Today at 10.00 AM (Bangkok time) the Thai Criminal Court will give its verdict against Chiranuch “Jiew” Premchaiporn, the webmaster of the news website Prachatai. Chiranuch is being prosecuted for failing to delete 10 comments made by others that are deemed insulting to the monarchy not quickly enough. She has been arrested in 2009 and again in 2011, while the website itself has been hit by numerous takedown orders and blocked repeatedly by authorities.
This case highlights the ambiguous legal foundation: Article 14 of the Computer Crime Act (CCA), which punishes “false data” that damages a third party, causes public panic or undermines the country’s security, while the webmaster herself is being charged under Article 15, which punishes “any service provider intentionally supporting” the said offenses. These violations would be punished by five years of imprisonment – for each offense – theoretically tallying up to a total 50 years, but legally ‘only’ a maximum of 20.
Since the alleged comments are regarded as lèse majesté, this case also shines a light on the infamously draconian Article 112 of the Penal Code. All these articles leave (intentionally or not) wide room for interpretation and thus, as seen countless times in recent years, rampant misuse. More details can be read in this factsheet by Thai Netizen Network.
Despite the numerous cases and victims who have been actually charged under lèse majesté, this case is being regarded as crucial since it not only highlights the vague legal interpretation of the law made possible by the ambiguous wording and highlights the challenges against a (perceived) decrease of freedom of speech, but since these comments were not made by her, her thoughts and intentions are on trial, only because she did not delete these comments quickly enough!
I’ll live-blog and comment the verdict here and also try to gather as many as reactions as possible, for example from the SEAPA press conference immediately after the trial. Also, be sure to follow me on Twitter @Saksith for up-to-the minute updates.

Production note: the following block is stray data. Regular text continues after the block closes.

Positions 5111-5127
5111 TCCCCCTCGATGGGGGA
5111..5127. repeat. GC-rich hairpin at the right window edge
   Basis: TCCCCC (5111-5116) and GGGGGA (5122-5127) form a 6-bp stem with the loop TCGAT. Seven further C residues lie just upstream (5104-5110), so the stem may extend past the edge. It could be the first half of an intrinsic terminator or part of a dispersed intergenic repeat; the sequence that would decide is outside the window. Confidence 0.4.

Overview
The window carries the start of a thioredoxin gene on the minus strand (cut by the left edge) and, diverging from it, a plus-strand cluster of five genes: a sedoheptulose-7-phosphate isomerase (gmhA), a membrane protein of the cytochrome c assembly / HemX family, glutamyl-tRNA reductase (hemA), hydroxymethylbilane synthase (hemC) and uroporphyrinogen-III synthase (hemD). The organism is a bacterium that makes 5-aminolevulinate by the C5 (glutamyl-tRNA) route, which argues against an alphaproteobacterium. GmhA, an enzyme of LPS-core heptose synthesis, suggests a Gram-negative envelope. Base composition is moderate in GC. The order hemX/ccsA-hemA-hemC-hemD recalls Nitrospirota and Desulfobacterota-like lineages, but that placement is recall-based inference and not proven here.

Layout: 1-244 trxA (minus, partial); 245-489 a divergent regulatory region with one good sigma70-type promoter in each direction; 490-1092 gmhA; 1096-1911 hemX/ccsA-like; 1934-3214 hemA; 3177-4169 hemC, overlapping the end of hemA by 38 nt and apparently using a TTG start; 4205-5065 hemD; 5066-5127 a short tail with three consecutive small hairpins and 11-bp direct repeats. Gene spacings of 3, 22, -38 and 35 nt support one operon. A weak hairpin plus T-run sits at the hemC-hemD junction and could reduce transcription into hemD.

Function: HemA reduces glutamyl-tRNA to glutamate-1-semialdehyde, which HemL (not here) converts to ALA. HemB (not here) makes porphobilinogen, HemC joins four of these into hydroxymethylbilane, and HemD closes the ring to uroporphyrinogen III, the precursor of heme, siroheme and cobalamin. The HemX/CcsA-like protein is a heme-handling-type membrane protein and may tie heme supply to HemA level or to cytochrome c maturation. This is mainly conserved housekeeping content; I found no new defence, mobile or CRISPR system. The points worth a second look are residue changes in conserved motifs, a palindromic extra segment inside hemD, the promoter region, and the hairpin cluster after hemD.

+++NOTE: All times are local Bangkok time (GMT +7)+++
10.25 h: And that prematurely concludes our live coverage of the verdict on Prachatai’s Chiranuch Premchaiporn. Today could have brought in at least some certainty about in what state Thailand is currently in and what stances it has to freedom of expression, especially online. Instead, the Thai judiciary, probably overwhelmed by the large international attention, runs away from a mess they created themselves thanks to ambiguous laws. We’ll meet again in a month!
10.10 h: Meanwhile, Prachatai has published an open letter by Chiranuch written in the night before today’s would be-verdict. Here’s an excerpt:
I write to you to share my thoughts before the verdict will be read in the next 7 hours. Although I still don’t know any answer for my life, I wish we can win the case but I should prepare for unexpected results too. Many of you asked how do I feel as the verdict is approaching. Honestly, there were mixed feelings. On the one hand, I’m glad that I’m able to get some guide of my future, it might be better than never known. (…)
“Chiranuch’s letter prior to the verdict“, Prachatai, April 30, 2012
BANGKOK (AP) – A Bangkok court has postponed its verdict in a case involving allegedly insulting comments about the monarchy that is testing the bounds of Internet freedom in Thailand.
A verdict in the case of Chiranuch Premchaiporn had been expected Monday but was pushed back to May 30. She faces up to 20 years in jail and is accused of not acting quickly enough to remove reader comments that were deemed insulting to the country’s royal family.
The comments were posted on the website of her newspaper, Prachatai.
Chiranuch’s case has drawn much criticism from international rights groups against Thailand’s tough computer crime laws, which were enacted in 2007.
“Thai court postpones webmaster verdict to May 30“, Associated Press, April 30, 2012
9.51 h: “Due to the complexity of the case”…. aha, they just realized that 10 minuted before the verdict?!
9.48 h: What a farce!
— Zoe Daniel (@seacorro) April 30, 2012
09:36 Chiranuch’s lawyers are informed that the hearing is to be postponed. #freejiew
— iLaw Club (@iLawclub) April 30, 2012
9.40 h: Also of note here is that often times the CCA is being used in conjunction with Article 112, which has been used numerous times to curb freedom of speech online.
9.35 h: However, her case also highlights the problematic application of the laws mentioned – especially Article 112 since anybody can file it from anywhere. Chiranuch herself was arrested again in 2011 after a man in Northeastern Khon Kaen filed a complaint against her and was dragged to that town on the spot shortly she arrived at Suvarnabhumi airport in Bangkok – ironically after she came back from a panel on internet freedom in Hungary…!
9.30 h: Just to recap: It’s important to stress out that @jiew is NOT charged under Art. #112 #LM, but Art. 15 of the CCA which punishes “any service provider intentionally supporting” for violations made against Art. 14 for “false data” that damages “false data” that damages a third party, causes public panic or undermines the country’s security – whatever that is suppose to mean…!
— Thanyarat Doksone (@8td) April 30, 2012